HF 6133

Ultrasound Guided Biopsy Kidney Mass

Procedure date: _____ Time: ______ am/pm
Your doctor has scheduled a biopsy of an area on one of your kidneys. When you arrive for your procedure, please register at Radiology G3/3 on the 3rd floor. Before the biopsy, our doctors will explain what will happen, answer any questions, and ask you to sign a consent form.

A biopsy is removing a small tissue sample from the area of concern. The procedure is guided using ultrasound. Ultrasound uses sound waves to create a detailed image of an organ. No radiation or “x-ray” is used.

Getting Ready

Arrange for an adult to drive you home in case you receive any medicines.

Blood Thinners
Please tell us if you take blood thinners such as Coumadin® (warfarin), Heparin, Plavix®, Pradaxa®, ibuprofen, Naproxen, low molecular heparin injections (Fragmin® or Lovenox®) or daily aspirin. Someone from ultrasound will call your doctor and let you know when you should stop and restart taking blood thinners.

If you have diabetes, please call your doctor to discuss your medicine dosage. Test your blood sugar more often when you can’t eat and before the procedure. If your blood sugar level is low (less than 70 mg/dl) or you have symptoms, eat some glucose tablets or drink 4 ounces of a clear liquid with sugar. Always recheck your blood sugar level to make sure it stays above 70. We may still be able to do the procedure unless you need to eat solid food to keep your blood sugar at a normal level.
If your blood sugar ever gets too high or too low and you can’t bring it back to normal, call your local doctor or diabetes doctor.

  • Diet

  • Stop eating at ________ the day of the procedure.

  • You may drink clear liquids until _______ the day of the procedure. Clear liquids include black coffee, tea, water and juices without pulp that you can see through.

Day of the Procedure

Before the Biopsy
We will take your vital signs to make sure you are safe to have the procedure and can be sedated. Please tell the nurse if you have sleep apnea.

You are prepared for the procedure in our prep and recovery area before your biopsy. We will start an IV that is used to give you medicine and fluids. You may have lab tests done. We may draw blood for a platelet count and INR. This will be done when your IV is started or in some cases this will be done in the lab before registration.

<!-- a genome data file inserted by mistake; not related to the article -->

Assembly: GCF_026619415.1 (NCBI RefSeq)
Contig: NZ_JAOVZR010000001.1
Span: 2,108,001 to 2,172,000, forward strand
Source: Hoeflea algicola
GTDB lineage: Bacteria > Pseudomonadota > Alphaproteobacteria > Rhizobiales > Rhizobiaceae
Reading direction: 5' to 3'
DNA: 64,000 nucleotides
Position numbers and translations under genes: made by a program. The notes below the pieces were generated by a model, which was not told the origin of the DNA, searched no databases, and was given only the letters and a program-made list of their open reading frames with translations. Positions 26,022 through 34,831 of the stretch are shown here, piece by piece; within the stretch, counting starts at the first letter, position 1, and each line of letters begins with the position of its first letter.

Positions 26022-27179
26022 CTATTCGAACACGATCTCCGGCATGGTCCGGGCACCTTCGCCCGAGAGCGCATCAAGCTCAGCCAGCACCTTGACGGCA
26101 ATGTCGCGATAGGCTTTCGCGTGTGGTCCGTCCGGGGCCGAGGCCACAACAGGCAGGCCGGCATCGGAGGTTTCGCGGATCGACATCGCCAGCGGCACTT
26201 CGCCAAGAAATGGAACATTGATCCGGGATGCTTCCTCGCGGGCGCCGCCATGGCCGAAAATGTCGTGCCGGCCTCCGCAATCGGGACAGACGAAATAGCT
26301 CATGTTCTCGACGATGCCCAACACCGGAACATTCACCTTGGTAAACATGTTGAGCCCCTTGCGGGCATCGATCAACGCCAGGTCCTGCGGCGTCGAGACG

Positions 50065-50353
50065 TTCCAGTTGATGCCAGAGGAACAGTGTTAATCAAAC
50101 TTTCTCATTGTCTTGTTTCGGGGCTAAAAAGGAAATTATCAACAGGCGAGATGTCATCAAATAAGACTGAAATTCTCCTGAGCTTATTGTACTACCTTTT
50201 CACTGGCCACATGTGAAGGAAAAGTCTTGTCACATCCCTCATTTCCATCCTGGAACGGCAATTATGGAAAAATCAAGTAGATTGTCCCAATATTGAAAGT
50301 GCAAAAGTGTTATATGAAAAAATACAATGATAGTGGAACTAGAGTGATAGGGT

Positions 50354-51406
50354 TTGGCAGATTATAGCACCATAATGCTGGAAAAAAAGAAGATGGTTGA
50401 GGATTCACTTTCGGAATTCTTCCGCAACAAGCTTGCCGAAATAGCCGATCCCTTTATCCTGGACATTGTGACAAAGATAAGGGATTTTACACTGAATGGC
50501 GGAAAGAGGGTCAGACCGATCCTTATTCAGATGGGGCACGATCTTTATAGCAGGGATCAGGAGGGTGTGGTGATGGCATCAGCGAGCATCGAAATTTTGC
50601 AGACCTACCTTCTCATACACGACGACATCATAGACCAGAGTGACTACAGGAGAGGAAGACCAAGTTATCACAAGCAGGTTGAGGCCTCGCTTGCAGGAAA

During the Biopsy
You will stay awake for the biopsy. You may get medicines in your IV before the procedure to make you comfortable. You may be positioned on your back, side, or stomach.

After looking at your x-rays, the radiologist will use ultrasound to find and mark the best place to insert the needle. This area is cleaned with special soap.

Under ultrasound, the tissue sample is taken out using a special needle. Most patients feel pressure, but the skin is numbed so you will not feel pain. One to three samples may be taken sent to the lab.

After the Biopsy
You will return to the prep and recovery area. You will remain in bed for 2-4 hours. During this time you are able to get up to use the bathroom. Call the nurse if you need help. Do not eat or drink for the first hour.

Your nurse will check your pulse, blood pressure, and biopsy site. Tell your nurse if you have new pain, nausea, vomiting, or chills. If you do not have any problems after 2-4 hours, you can go home.

Home Care

  • Use Tylenol up to 3 times a day for pain. Talk to your doctor or nurse if you have questions about the dose. Pain should go away within 24 hours.

  • You may eat or drink what you like once you arrive home. Do not drink alcohol for the first 24 hours.

  • Rest and take it easy for 24 hours. Do not lift more than 10 pounds. Resume your normal routine after 24 hours.

  • You may remove the bandage over the site the next morning.

  • You may shower after 24 hours.

  • You should not drive or make important personal or business decisions until the next day.

Your doctor will discuss the results with you when they are ready.

When to Call
Call if you have any other questions or concerns, or if:

  • You have more than a teaspoon of bleeding at the site.

  • You feel dizzy, faint, or light-headed.

  • Your pain around the site gets worse rather than better 2-3 days later.

  • You do not feel well and have a fever over 100.4 F (38 C).

  • You have blood in your urine that is getting worse after 2 days.

Who to Call
Ultrasound Department
Weekdays, 7:30 am – 4:30 pm
(608) 262-5279

Radiology Nurse
(608) 261-5634

The toll-free number is: 1-800-323-8942. Ask for Ultrasound.

Evenings and weekends call your local doctor or go to your local emergency room.